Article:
KOLKATA: Shedding new light on the effects of zero gravity on genetic perturbations, Indian researchers have indicated weightlessness may enhance the response of anti-cancer drugs. On the flipside, the scientists say, it could also induce cancers such as in the liver and leukemia in humans.
The findings could aid authorities in designing new drugs to combat micro gravity-related illnesses.
Using a systems biology approach – computational and mathematical modelling of complex biological systems – experts at the Saha Institute of Nuclear Physics (SINP) and Presidency University here studied the linkages between gene expression and human health in micro-gravity condition.
“The aim was to understand how various molecular pathways are regulated in response to micro-gravity and how it alters expression of genes. Through a new type of analysis (systems biology), we have found the genetic signature for leukemia and liver cancer,” Sangram Bagh, Ramanujan Fellow, Associate Professor, Biophysics and Structural Genomics Division, SINP, told IANS.
“Additionally, we have shown cancer drugs may respond better in zero gravity,” said Bagh, also the lead author of the study.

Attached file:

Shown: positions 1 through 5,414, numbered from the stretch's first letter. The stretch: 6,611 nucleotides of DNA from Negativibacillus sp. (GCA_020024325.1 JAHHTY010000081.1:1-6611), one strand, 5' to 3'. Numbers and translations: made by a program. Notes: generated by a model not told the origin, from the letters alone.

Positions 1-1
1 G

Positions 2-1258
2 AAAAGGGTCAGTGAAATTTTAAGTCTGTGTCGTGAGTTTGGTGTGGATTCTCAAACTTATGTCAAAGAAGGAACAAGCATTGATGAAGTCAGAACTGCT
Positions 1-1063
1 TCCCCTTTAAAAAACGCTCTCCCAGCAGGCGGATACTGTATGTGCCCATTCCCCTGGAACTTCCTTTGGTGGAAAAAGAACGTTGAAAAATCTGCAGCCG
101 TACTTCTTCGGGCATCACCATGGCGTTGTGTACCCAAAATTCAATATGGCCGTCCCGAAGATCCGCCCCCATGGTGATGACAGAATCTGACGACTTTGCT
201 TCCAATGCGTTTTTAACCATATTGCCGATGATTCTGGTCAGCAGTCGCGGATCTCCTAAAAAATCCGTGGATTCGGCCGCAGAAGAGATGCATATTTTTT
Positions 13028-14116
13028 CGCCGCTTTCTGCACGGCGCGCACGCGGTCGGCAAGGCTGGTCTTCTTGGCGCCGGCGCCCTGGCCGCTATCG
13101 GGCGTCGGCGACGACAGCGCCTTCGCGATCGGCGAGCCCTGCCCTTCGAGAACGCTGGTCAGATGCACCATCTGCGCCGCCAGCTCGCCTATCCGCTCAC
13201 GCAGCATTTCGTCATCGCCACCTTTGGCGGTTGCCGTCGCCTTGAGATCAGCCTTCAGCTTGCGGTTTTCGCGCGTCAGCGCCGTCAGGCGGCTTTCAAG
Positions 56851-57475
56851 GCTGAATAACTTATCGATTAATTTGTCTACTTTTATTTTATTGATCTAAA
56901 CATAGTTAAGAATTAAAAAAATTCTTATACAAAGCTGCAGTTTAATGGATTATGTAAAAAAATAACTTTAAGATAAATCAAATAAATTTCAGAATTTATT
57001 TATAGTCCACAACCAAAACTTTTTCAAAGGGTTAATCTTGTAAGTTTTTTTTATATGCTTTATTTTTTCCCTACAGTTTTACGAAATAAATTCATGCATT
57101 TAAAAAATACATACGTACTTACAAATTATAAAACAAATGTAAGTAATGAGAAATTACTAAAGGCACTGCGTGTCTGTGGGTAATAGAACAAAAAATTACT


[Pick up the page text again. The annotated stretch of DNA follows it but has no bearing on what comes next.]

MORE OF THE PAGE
The findings have been published in Nature Scientific Reports in May and the team includes Sayak Mukhopadhyay, Rohini Saha, Anbarasi Palanisamy, Madhurima Ghosh, Anupriya Biswas, Saheli Roy, Arijit Pal and Kathakali Sarkar.
The researchers analysed over 8,000 molecular pathways involved in genetic changes and mined data from multiple human cell experiments in a space station, during space flight and facilities producing zero gravity-like conditions on earth.
“Our results suggest a set of specific hypotheses that can be tested directly in an earth-based micro-gravity simulator or in space flight conditions and may help assessing risks and developing new medicine for micro gravity induced health hazards,” said Bagh.
Advanced statistical methods, machine-learning algorithms and databases were deployed to understand the complexities surrounding micro-gravity and how the pathways triggering alterations in genes are regulated.
Despite a plethora of studies in fields like genomics, proteomics and transcriptomics, a full picture of what is actually happening inside the cell was lacking, Bagh said.
“There are two types of hazards in space exploration: radiation and micro-gravity. People knew about radiation hazards but there is no detailed report on the effects of micro-gravity on cancer from a genetic standpoint.
“Our study is the first one to report genetic signatures for liver and leukemia in micro-gravity,” said Bagh.
In addition, Bagh said the results further reveal that zero gravity may reduce inflammation, autoimmunity, diabetes and asthma.
“What we want to emphasise is that India is at the forefront of space research but a dedicated space biology programme is still lacking and that needs to be started soon,” he added.